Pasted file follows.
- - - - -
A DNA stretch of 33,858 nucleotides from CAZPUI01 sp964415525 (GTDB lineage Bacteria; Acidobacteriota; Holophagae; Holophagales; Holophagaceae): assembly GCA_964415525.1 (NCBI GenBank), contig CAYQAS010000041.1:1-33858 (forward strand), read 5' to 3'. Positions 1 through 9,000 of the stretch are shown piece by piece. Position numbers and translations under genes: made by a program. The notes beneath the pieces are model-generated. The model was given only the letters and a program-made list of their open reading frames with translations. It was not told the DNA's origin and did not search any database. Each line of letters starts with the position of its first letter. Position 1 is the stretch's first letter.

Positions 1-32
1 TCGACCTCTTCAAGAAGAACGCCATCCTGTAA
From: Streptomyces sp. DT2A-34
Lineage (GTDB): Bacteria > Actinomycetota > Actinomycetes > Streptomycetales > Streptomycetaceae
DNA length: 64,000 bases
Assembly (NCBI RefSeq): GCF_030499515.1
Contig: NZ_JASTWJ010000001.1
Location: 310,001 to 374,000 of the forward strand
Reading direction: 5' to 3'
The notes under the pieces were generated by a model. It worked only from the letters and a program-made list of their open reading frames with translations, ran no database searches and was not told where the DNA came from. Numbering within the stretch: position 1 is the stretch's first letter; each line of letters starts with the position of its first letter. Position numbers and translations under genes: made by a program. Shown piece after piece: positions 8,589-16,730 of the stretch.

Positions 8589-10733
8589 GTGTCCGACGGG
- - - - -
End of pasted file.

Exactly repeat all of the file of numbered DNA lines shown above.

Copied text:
A DNA stretch of 33,858 nucleotides from CAZPUI01 sp964415525 (GTDB lineage Bacteria; Acidobacteriota; Holophagae; Holophagales; Holophagaceae): assembly GCA_964415525.1 (NCBI GenBank), contig CAYQAS010000041.1:1-33858 (forward strand), read 5' to 3'. Positions 1 through 9,000 of the stretch are shown piece by piece. Position numbers and translations under genes: made by a program. The notes beneath the pieces are model-generated. The model was given only the letters and a program-made list of their open reading frames with translations. It was not told the DNA's origin and did not search any database. Each line of letters starts with the position of its first letter. Position 1 is the stretch's first letter.

Positions 1-32
1 TCGACCTCTTCAAGAAGAACGCCATCCTGTAA
From: Streptomyces sp. DT2A-34
Lineage (GTDB): Bacteria > Actinomycetota > Actinomycetes > Streptomycetales > Streptomycetaceae
DNA length: 64,000 bases
Assembly (NCBI RefSeq): GCF_030499515.1
Contig: NZ_JASTWJ010000001.1
Location: 310,001 to 374,000 of the forward strand
Reading direction: 5' to 3'
The notes under the pieces were generated by a model. It worked only from the letters and a program-made list of their open reading frames with translations, ran no database searches and was not told where the DNA came from. Numbering within the stretch: position 1 is the stretch's first letter; each line of letters starts with the position of its first letter. Position numbers and translations under genes: made by a program. Shown piece after piece: positions 8,589-16,730 of the stretch.

Positions 8589-10733
8589 GTGTCCGACGGG